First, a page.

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How to stop cats from scratching carpets and furniture

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Here in the UK we love cats, we are  mad about cats! But even though we are a nation of cat lovers, they do have some traits that can be quite frustrating, like scratching carpets...

So this post is all about how to stop your cat or cats from scratching your carpets and furniture.

Why do cats scratch carpets and furniture?

Cats like to scratch surfaces with their front claws by dragging them downwards. This action is also called stropping. Stropping is something that is done to loosen the outer husk of the cat's claws to reveal sharp new claws underneath.

Stropping is also used by cats to exercise the muscles in the cat's forelimbs, which also helps to stretch out the cat's spine, keeping it in prime condition. Some cats will stretch by lying down on a surface and using their claws they will pull their bodyweight along the floor, the surface your cat is probably using is your carpet. That's why you're here, right?

Scratching is also used as a way of marking territory. Pads on a cat's feet produce a unique scent, so when an area is scratched, the scent from the cat's feet are deposited. Cats, like many other animals use their urine to mark their territory, if your cat is doing this in your home we have a great Pet Accident Cleaner.

It's not only your carpet that your cat will like to scratch, evidence of scratching can also be found outdoors. These signs of scratches can usually be found on trees, fences, gates, and garden sheds. Unvarnished wood is a brilliant surface to use when maintaining cat claws, the most natural being the bark from a tree. Sometimes cats will use wooden flooring for stretching muscles and maintaining their claws, in this check out our Floor Scratch Remover.

So, Why is my cat scratching indoors?

In this day in age cats have limited access to the outside world. Many cats have become so domesticated that they prefer to spend more time in the comfort of your home, scratching where it's safe and warm.

What can I do to stop cats from scratching my carpet / furniture?


Sometimes easiest method is de-clawing. Many people believe that this is a drastic action to take and can be painful for your cat. If you have had your cat from a kitten and it has become used to claw trimming, this can be an effective method.

Scratch Posts

Make sure you have  cat scratching posts. If your cat has something to scratch that isn't your cherished furniture it can stop them from destroying your possessions. This should stop cats from scratching your carpets, but if this does not solve the problem, more help is at hand!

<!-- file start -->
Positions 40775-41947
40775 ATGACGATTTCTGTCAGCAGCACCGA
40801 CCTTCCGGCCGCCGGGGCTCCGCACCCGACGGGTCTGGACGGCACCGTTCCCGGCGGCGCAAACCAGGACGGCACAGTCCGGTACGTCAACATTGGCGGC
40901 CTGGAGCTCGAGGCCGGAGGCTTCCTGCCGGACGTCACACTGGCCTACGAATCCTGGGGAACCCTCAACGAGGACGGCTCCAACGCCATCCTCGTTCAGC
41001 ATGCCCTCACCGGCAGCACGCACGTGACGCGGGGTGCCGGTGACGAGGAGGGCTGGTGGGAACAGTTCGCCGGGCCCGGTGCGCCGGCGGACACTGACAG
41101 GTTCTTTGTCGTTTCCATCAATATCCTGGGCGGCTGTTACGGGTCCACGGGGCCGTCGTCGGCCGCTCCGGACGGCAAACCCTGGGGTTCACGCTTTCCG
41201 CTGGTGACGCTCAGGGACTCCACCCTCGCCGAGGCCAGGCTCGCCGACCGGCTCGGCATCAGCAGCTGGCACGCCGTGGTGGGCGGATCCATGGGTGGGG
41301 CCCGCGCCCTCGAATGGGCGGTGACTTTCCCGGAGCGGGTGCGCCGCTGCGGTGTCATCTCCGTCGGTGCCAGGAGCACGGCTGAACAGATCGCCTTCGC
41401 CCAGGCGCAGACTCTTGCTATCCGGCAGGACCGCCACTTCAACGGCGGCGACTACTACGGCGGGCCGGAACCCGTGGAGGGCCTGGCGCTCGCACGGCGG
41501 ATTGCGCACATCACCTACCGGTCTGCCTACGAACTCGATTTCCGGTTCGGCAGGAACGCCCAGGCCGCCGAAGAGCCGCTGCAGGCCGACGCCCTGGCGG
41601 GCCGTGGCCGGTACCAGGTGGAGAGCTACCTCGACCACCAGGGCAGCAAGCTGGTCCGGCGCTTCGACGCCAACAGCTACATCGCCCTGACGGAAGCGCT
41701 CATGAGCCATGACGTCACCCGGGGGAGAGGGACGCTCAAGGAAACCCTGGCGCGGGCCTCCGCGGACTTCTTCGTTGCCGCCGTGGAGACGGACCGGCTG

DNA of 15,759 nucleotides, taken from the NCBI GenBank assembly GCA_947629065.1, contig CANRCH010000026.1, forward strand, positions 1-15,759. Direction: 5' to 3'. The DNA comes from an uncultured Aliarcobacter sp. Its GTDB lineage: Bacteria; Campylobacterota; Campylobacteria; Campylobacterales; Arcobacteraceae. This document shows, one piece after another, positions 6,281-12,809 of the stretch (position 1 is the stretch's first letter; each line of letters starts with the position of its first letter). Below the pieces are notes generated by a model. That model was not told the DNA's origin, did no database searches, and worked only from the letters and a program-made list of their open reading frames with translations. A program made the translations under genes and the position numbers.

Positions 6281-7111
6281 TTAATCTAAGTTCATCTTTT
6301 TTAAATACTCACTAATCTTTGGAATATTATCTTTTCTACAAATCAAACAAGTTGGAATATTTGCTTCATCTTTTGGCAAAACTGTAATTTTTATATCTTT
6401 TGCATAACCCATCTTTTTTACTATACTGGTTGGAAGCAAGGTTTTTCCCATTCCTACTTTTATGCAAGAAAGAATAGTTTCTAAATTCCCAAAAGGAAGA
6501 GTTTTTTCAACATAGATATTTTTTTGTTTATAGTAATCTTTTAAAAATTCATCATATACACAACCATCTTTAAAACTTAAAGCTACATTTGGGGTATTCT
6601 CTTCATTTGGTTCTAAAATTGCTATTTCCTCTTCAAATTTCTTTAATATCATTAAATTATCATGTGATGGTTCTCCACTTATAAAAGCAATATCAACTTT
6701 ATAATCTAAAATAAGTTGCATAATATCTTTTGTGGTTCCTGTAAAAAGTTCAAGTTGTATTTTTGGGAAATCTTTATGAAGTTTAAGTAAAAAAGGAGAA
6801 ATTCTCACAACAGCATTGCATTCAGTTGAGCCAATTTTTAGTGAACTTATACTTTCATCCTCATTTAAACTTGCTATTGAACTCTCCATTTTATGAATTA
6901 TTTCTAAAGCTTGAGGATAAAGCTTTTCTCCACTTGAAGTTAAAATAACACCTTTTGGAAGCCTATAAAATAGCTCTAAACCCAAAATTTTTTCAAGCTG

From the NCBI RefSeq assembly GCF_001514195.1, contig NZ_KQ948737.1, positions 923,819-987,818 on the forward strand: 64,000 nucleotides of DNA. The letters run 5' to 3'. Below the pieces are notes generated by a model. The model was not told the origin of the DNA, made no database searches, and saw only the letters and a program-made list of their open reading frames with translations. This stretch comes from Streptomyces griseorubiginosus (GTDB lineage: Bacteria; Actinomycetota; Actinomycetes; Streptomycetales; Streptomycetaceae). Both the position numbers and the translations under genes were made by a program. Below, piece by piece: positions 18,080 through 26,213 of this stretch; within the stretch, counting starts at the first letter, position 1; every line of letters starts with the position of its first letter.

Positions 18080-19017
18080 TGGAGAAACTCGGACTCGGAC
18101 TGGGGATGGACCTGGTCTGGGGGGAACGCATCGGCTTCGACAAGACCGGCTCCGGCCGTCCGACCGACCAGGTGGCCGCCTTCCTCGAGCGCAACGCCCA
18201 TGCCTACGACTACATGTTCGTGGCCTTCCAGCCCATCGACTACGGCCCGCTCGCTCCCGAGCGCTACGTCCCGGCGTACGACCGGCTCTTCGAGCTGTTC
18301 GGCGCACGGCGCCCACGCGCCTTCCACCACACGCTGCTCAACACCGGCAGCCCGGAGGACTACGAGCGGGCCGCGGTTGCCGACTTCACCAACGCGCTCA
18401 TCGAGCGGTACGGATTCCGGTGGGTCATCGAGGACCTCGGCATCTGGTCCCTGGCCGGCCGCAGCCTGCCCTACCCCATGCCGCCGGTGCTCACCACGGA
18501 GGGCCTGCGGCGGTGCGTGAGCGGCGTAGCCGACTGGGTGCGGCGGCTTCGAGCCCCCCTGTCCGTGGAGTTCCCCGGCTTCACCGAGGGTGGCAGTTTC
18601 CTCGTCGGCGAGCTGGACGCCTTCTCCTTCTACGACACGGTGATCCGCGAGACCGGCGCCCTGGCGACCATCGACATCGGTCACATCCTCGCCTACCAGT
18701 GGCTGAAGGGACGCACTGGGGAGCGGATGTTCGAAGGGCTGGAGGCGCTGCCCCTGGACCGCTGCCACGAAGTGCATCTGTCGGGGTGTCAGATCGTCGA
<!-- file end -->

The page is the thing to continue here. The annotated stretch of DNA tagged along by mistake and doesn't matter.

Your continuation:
The Sticky Tape Method

Another method to stop cats from scratching your carpets and furniture is to cover your furniture with double sided sticky tape. Use sticky tape around the edges of your furniture, this will stop your cat from scratching. Take off little sections of the sticky tape each week and hopefully your cat will learn that your sofa is not a toy.

Mental Stimulation

Keep your cat mentally stimulated and offer it plenty of opportunity for exercise, and she will has less opportunity to be destructive in your home. If your cat is frustrated and bored, she may scratch your furniture or tear your drapes. Give your cat enough play time outside too. Cats are motivated by smell, sound, texture and movement. The toys you use should aim to cover all these aspects. Discover your cat’s preferences by presenting a variety different sized toys made from different materials and watch her reaction to gauge her preferences.

Why not try a window perch made using assorted scratchable materials. This will keep your cat occupied and off the sofa!

When you see your cat scratching your furniture or carpet consider squirting a water gun at them, just so that they know they are doing something that you do not like. This will teach them to keep off!

Finally, the easiest method to keep cats from scratching your furniture and carpets is to use a product like,  Scratch No More This will prevent them from damaging the areas you spray by giving it a foul odor only noticeable to cats.

Simon, Home and About

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